After a 4-mile run in Grand Rapids, I was ready for something to undo all the work I had just done. After contemplating how to do this damage, I decided on Cinco de Mayo on Monroe Center.
The furnishings were similar to many Mexican restaurants around Lansing, my home base. The tables and chairs had various Mexican-themed carvings and were brightly colored. The walls were bare brick and place had a tin roof ceiling painted black. The restaurant looked out at the Grand Rapids Art Museum.
My meal started with warm, addictive chips. The salsa was good and not particularly spicy. Instead of a beer or margarita, I went with a large mug of Mug. Or, as they say in Mexico, cerveza de raices, a.k.a root beer.
Next up was the main meal, the #4, two beef enchiladas and a beef taco with rice. My food was certainly not cold – heat radiated from the plate. The enchiladas were covered with tomato sauce and liquefied cheese, since the food was cooked somewhere near the surface temperature of the sun. And unlike most tacos, this one was filled with meat and cheese, not filler like lettuce. Sure, there was the token nod to vegetables, but it was a meat and dairy meal. The ground beef was a cut above the normal Mexican restaurants I eat at.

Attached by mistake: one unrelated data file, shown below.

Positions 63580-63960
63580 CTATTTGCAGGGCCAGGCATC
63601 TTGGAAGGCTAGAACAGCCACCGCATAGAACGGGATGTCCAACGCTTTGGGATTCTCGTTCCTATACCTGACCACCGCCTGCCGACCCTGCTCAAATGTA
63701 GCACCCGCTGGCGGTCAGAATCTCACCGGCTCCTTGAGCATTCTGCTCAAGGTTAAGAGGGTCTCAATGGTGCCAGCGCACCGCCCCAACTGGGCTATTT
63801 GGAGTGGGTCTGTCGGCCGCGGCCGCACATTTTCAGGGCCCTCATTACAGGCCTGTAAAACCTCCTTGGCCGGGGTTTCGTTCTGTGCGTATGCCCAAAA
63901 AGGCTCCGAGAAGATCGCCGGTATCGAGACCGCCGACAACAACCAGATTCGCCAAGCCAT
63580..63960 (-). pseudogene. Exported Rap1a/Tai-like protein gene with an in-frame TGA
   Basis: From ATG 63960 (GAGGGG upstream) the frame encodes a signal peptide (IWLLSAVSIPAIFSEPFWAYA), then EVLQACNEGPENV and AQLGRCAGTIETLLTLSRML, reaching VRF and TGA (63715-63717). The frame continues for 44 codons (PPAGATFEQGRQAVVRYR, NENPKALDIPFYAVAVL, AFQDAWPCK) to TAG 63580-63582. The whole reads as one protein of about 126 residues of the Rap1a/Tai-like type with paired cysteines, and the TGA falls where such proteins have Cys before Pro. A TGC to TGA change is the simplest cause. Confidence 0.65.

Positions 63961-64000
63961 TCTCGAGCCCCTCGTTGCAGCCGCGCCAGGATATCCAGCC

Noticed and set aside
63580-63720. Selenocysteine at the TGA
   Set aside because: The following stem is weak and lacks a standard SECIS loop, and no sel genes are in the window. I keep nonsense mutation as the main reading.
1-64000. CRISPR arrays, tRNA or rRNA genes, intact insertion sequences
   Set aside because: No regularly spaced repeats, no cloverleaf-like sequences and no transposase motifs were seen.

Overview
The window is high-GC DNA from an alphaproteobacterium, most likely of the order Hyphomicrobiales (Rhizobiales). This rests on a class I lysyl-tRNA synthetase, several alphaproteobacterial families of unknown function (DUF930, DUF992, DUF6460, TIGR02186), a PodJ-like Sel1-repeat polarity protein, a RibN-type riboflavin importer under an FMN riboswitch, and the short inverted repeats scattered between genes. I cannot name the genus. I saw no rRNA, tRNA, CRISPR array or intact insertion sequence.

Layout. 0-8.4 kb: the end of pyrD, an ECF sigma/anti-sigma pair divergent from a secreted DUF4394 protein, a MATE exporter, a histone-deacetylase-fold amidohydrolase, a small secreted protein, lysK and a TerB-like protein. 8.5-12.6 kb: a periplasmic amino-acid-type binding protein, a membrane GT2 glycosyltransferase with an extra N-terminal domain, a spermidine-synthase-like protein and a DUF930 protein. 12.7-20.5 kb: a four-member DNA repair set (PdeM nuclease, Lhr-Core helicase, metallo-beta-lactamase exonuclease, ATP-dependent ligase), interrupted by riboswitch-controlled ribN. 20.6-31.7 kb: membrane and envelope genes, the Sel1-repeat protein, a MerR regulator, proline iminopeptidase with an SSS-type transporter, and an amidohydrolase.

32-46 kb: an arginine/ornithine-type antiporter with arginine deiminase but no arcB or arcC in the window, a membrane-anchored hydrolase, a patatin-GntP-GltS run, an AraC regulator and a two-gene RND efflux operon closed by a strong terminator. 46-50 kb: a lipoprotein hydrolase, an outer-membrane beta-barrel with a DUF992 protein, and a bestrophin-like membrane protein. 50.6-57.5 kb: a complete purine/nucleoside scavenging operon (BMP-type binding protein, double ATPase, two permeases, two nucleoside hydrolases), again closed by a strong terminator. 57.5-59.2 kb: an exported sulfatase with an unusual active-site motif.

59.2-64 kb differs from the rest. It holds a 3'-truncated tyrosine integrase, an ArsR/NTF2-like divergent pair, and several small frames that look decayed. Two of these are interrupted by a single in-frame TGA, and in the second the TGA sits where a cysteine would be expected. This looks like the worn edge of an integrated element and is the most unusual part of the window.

For lunch, I had gone to Taco Bell in Holland, and I found, surprisingly, that Cinco de Mayo’s tacos were much better. In case you were wondering.
To top it off, my waiter and I had a good connection. After all, he called me his “amigo”, and I’m sure that he doesn’t do that with just anyone.
Cinco de Mayo is a solid choice for dinner. There were several excellent looking items on the menu. Had the #4 meal not been the special, I would have gone with the Burrito Real. I would definitely return.